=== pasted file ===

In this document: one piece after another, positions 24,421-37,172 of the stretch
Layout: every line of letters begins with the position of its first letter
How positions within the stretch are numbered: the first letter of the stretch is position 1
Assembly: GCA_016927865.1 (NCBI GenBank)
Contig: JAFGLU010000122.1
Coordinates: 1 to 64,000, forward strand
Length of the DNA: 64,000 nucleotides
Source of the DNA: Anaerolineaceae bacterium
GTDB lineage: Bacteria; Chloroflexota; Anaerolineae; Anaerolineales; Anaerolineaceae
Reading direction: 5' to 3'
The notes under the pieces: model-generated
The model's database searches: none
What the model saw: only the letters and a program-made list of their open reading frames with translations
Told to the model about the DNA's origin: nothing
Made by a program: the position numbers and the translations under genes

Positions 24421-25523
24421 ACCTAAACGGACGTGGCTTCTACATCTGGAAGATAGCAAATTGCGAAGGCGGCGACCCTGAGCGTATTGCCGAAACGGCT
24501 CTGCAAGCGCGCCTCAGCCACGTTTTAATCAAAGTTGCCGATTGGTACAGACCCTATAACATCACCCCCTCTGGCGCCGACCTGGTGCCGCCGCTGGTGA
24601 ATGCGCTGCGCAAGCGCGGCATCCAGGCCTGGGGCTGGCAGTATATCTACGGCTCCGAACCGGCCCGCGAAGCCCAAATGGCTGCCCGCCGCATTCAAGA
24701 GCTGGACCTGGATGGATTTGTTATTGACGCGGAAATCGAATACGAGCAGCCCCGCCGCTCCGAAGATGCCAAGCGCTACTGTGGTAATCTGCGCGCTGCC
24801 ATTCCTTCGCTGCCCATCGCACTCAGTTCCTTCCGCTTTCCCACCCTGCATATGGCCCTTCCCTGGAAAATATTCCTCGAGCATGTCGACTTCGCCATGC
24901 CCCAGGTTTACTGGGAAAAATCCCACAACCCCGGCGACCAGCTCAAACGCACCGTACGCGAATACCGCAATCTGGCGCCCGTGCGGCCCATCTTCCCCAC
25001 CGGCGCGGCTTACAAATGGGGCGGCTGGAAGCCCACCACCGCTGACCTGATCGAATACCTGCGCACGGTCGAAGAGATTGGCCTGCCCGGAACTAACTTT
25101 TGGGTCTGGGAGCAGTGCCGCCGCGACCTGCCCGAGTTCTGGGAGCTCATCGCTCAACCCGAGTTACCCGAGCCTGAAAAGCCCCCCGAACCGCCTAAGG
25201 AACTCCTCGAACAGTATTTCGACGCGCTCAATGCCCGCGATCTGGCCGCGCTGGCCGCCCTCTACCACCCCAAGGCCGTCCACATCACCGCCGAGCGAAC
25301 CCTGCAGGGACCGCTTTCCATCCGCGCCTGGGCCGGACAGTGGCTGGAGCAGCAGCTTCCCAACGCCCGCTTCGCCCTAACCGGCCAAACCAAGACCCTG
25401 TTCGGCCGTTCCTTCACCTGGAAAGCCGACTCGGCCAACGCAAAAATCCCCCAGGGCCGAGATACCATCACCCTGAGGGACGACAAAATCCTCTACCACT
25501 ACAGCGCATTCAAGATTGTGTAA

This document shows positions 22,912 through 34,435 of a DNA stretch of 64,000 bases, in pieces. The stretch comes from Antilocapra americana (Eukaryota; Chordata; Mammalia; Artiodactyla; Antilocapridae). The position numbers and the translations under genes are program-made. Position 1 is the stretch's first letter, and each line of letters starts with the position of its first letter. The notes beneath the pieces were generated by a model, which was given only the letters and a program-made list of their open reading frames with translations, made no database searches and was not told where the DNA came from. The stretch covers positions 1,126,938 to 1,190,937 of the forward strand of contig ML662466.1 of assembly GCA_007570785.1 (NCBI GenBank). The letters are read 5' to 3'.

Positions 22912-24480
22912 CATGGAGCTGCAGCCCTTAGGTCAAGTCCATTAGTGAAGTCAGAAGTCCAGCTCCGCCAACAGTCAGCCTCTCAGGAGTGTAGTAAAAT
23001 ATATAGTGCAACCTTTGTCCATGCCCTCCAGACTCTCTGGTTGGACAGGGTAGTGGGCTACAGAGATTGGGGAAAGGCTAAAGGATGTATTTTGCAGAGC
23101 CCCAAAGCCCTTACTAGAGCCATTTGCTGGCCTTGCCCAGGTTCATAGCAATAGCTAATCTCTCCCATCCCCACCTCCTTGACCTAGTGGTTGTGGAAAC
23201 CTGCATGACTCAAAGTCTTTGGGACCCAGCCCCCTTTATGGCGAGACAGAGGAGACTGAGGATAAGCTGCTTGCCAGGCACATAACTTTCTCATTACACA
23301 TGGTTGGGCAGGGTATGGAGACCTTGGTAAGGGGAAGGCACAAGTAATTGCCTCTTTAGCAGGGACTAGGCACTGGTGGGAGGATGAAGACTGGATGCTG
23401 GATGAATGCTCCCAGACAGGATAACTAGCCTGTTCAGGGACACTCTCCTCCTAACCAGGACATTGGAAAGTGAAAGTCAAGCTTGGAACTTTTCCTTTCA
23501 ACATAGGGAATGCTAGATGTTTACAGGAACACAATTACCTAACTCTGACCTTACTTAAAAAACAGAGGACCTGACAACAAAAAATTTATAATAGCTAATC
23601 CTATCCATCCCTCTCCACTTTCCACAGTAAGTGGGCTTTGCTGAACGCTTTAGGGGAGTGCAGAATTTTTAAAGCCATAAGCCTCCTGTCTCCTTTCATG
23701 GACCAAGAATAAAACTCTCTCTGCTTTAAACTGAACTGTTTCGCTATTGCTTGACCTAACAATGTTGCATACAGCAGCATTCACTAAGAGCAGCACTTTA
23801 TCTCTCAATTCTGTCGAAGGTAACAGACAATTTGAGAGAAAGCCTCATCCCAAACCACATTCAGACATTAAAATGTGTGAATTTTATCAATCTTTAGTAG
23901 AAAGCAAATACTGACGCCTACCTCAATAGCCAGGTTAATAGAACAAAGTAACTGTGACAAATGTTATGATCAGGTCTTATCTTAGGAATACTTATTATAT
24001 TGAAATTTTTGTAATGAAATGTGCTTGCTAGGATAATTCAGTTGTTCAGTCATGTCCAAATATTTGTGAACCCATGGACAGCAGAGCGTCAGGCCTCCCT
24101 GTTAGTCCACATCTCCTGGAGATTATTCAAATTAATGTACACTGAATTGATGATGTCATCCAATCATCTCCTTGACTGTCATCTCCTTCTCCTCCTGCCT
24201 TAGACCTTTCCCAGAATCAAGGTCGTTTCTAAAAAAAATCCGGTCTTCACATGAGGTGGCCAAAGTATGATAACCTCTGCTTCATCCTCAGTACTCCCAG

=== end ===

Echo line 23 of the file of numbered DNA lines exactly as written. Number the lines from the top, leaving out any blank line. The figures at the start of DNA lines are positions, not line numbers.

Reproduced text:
25001 CGGCGCGGCTTACAAATGGGGCGGCTGGAAGCCCACCACCGCTGACCTGATCGAATACCTGCGCACGGTCGAAGAGATTGGCCTGCCCGGAACTAACTTT